Bolorma: Yes, there is a need to consider the environmental conditions as these conditions can influence the water availability and quality. In semi-arid regions, water is scarce. Water quality could be an issue too, for example, it might not be suitable for drinking because of mineral content. In general, the committee’s work consists of finding solutions to local environmental issues together. In particular, committee members must be well informed about the environmental concerns of the local community. In Mongolia, water scarcity is a main concern. If water scarcity presents an issue for mining operations as well, the company should be using water efficient technologies to re-use and recycle the water.
Re-using and recycling the water as well as treating the water before discharging it to the environment is very important in terms of building trust and maintaining the stakeholder relationship. If mining companies disclose this water related information, the real challenges become clear as well as what can be done to address them.
In some communities, local committees contributed to the development of a water safety plan, which included a water protection strategy, promotion of responsible water use by each stakeholder as well as investment in building infrastructure for water sanitation and hygiene.
Q 4: Is there a constructive role for the press in helping to prevent environmental conflicts from escalating, while helping to ensure transparency and fairness for communities?
Gachi: Of course. The role of the press is key in preventing or addressing environmental related social conflicts. Usually the role of the press is focused on denouncing the negative impacts of mining, which is very important, but the press should also play a role to prevent these negative impacts.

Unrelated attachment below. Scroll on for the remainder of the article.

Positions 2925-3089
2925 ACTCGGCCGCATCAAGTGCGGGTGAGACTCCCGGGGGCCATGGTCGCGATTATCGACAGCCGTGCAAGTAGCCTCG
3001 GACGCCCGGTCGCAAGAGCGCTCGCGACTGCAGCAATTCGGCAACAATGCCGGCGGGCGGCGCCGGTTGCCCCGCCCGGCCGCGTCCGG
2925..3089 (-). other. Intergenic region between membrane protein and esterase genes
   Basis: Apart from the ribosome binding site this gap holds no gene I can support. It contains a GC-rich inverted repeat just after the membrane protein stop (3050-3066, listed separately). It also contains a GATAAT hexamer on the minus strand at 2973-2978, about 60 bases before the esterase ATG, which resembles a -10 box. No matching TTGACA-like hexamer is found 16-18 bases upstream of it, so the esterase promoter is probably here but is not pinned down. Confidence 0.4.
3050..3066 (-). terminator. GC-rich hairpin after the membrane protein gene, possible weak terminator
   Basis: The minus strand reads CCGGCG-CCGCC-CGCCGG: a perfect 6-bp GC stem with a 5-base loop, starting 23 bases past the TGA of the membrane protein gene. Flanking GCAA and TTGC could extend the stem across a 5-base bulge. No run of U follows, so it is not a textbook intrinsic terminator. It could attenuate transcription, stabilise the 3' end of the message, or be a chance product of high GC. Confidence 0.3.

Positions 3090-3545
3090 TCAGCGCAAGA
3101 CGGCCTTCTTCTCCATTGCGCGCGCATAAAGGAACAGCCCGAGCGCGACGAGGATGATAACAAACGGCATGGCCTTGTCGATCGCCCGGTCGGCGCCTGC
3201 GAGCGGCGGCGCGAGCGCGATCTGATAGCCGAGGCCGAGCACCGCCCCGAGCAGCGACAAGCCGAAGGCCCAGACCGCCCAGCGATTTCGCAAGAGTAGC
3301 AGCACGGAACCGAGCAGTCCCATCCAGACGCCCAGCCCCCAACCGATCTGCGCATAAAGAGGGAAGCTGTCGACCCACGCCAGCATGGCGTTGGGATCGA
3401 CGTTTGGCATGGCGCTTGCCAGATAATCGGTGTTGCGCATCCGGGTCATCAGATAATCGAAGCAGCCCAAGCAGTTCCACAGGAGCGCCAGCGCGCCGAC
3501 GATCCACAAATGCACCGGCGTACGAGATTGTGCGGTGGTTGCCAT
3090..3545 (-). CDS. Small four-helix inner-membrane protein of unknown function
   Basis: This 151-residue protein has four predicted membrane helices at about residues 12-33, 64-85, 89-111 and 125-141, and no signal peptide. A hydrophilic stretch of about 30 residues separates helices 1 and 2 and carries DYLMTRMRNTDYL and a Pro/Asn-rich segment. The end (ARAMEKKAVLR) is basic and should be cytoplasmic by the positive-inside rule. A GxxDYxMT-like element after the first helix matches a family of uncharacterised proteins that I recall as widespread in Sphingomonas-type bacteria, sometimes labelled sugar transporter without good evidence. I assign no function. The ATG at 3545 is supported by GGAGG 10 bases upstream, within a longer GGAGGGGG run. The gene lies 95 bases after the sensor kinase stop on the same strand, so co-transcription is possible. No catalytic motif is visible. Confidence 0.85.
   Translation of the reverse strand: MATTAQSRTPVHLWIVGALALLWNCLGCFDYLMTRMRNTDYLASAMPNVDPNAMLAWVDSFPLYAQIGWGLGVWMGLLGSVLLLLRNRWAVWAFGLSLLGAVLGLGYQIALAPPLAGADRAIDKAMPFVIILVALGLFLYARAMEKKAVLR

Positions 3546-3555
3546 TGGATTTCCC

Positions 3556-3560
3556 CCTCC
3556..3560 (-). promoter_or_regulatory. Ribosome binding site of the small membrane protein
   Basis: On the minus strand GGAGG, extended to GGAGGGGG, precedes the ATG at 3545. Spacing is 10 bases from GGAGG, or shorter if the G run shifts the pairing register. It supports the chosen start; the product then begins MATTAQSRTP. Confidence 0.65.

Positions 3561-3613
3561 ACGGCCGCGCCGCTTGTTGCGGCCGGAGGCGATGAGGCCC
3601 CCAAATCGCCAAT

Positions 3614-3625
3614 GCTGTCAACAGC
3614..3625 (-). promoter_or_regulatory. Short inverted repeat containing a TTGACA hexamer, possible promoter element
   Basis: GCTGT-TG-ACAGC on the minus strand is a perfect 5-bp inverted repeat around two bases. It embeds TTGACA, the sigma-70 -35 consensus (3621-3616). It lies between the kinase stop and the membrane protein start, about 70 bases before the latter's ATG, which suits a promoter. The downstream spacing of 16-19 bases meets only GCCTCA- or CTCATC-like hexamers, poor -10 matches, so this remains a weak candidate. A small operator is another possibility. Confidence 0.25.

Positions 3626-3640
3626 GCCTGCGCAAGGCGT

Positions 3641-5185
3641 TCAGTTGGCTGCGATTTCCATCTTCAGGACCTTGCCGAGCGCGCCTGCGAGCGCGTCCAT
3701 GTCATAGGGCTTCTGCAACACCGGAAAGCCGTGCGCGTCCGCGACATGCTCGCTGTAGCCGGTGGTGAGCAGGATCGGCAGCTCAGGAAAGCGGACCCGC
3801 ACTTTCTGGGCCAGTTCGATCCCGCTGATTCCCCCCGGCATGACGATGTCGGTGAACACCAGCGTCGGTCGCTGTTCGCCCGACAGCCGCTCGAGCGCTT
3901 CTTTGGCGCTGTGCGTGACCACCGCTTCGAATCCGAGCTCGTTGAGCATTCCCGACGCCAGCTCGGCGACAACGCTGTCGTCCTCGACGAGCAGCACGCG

With regards to the monitoring committees, a media representative could play a role in disseminating information among the community thereby ensuring transparency. This being said, a journalist could also be part of the committee. In addition, a group member could be in touch with several media sources in order to keep the media informed about the work of the committees. I believe that there is no better way for providing transparency and objective information to the stakeholders and community members than credible media.
Q 5: What is fluorspar, what its stock market value and what is it used for?
Flaviano: The online price of fluorspar is 380$/ton and this price is expected to rise in the future. Fluospar is mainly used for the formation of hydrogen fluoride that is used in several chemical processes.
Bolorma: Fluorspar (CaF1) or fluorite is an important industrial mineral composed of calcium and fluorine (CaF2). It is used in a wide variety of chemical, metallurgical, and ceramic processes. It is a very common rock-forming mineral found in many parts of the world. In the mining industry, fluorite is often called "fluorspar."
In Mongolia, purple and green color Fluospar is considered very valuable.
In 2012, Mongolia exported 428,000 tones of fluorspar and the total revenue derived from it amounted to US $ 102 million USD. Mongolia exports Fluorspar mainly to Russia and China, but also to USA, Taiwan and Thailand. The market value is about $US 238 per ton of fluorspar, as of 2012.
Q6: What's the name of the chemical process where the hair of community members is tested?
Flaviano: The process is called "closed acid dissolution" however, there are very few labs that do this test.
Thanks again to our experts for taking the time to answer these additional questions. Join us in our next webinars “The Role of Government in Preventing or Enabling Conflict in Mining, Oil and Gas” that will take place 21 February 9 EST (English) 22 February (9 EST)
Photo credit: Asia Foundation
Add a Comment